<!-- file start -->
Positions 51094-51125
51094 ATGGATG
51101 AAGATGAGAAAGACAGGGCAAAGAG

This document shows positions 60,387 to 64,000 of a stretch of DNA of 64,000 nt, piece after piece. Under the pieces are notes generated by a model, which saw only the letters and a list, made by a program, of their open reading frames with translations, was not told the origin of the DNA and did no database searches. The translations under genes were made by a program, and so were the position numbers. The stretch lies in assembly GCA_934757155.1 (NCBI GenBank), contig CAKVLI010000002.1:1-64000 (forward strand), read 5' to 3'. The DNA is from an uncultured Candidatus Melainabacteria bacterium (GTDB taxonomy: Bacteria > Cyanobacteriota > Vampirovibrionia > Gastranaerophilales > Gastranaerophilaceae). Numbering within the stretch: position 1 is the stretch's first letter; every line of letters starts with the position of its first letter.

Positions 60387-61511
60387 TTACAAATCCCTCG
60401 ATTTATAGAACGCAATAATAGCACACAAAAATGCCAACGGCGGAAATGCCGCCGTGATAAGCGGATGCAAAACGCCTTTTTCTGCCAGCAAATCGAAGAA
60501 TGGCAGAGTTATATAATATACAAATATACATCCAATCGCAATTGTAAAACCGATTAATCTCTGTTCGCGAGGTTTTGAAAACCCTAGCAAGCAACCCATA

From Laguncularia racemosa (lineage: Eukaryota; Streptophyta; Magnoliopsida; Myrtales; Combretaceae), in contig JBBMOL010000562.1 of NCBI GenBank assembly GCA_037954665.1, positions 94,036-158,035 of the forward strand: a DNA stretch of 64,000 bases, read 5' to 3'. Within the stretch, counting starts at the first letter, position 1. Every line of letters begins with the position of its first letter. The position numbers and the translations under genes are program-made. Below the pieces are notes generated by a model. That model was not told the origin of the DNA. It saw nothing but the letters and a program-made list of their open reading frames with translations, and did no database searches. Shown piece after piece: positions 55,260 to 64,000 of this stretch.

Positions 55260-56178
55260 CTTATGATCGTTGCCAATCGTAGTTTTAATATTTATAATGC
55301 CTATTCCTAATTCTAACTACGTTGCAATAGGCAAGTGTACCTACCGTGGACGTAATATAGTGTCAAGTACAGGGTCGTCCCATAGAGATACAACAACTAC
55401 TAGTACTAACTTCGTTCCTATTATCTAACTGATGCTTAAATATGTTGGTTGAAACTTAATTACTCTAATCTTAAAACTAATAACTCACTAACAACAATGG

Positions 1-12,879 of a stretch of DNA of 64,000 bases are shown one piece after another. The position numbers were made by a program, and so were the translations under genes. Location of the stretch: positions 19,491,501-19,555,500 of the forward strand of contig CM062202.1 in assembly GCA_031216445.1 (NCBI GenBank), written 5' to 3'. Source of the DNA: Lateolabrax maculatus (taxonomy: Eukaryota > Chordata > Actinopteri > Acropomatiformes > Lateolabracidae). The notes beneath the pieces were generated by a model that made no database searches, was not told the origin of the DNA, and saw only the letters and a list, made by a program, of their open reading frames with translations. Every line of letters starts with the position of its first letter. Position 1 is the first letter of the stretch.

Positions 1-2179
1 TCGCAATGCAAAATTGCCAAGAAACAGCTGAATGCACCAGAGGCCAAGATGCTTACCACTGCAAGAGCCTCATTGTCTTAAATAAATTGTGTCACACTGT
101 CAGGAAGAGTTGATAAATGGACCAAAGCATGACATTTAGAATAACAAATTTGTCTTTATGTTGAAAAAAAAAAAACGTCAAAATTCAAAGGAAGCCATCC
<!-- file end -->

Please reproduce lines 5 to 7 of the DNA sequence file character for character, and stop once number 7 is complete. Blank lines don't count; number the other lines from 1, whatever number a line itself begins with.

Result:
Positions 60387-61511
60387 TTACAAATCCCTCG
60401 ATTTATAGAACGCAATAATAGCACACAAAAATGCCAACGGCGGAAATGCCGCCGTGATAAGCGGATGCAAAACGCCTTTTTCTGCCAGCAAATCGAAGAA